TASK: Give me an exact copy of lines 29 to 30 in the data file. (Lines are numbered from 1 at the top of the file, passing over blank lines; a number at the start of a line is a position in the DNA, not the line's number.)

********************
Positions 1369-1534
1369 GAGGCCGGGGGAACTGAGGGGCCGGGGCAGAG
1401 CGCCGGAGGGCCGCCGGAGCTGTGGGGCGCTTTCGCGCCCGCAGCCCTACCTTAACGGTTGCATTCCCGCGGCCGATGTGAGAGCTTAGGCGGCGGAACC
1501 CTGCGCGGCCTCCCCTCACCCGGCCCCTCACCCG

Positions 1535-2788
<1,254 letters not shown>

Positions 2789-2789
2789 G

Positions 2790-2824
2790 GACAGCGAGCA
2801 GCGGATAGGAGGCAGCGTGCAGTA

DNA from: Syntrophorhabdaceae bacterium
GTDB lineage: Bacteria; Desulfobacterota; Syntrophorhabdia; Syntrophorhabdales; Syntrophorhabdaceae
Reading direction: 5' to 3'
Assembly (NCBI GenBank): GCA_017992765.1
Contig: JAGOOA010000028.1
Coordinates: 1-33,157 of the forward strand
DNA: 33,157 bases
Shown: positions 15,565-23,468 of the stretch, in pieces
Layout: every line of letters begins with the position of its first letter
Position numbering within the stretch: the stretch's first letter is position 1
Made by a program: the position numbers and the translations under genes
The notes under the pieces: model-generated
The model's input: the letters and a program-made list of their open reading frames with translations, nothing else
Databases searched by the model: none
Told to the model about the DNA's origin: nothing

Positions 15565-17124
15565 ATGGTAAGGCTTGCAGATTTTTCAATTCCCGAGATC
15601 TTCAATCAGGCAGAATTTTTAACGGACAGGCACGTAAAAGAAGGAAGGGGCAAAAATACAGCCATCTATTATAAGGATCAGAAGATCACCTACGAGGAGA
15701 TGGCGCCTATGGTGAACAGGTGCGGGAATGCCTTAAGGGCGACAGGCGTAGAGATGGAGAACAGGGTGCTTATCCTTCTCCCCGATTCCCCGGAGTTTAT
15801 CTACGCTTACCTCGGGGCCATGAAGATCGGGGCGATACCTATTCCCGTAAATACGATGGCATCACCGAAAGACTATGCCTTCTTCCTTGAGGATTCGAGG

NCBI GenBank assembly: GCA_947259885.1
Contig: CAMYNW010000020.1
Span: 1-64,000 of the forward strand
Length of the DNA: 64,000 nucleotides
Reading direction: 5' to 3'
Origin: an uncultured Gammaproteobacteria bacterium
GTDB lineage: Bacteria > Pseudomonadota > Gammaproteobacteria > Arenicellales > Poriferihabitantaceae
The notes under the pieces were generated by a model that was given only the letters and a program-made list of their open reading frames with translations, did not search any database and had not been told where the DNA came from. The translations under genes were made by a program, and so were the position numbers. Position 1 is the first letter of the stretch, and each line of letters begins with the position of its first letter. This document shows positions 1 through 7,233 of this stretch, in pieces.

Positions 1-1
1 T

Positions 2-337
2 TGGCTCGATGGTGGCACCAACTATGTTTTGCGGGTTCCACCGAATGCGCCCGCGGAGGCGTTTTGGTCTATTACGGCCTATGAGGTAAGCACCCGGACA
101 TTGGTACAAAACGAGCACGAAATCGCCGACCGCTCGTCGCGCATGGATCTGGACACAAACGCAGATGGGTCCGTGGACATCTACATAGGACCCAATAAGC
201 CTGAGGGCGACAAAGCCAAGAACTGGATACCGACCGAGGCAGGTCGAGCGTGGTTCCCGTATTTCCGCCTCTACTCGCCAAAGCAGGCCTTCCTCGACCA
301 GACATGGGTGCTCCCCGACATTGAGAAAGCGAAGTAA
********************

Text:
15601 TTCAATCAGGCAGAATTTTTAACGGACAGGCACGTAAAAGAAGGAAGGGGCAAAAATACAGCCATCTATTATAAGGATCAGAAGATCACCTACGAGGAGA
15701 TGGCGCCTATGGTGAACAGGTGCGGGAATGCCTTAAGGGCGACAGGCGTAGAGATGGAGAACAGGGTGCTTATCCTTCTCCCCGATTCCCCGGAGTTTAT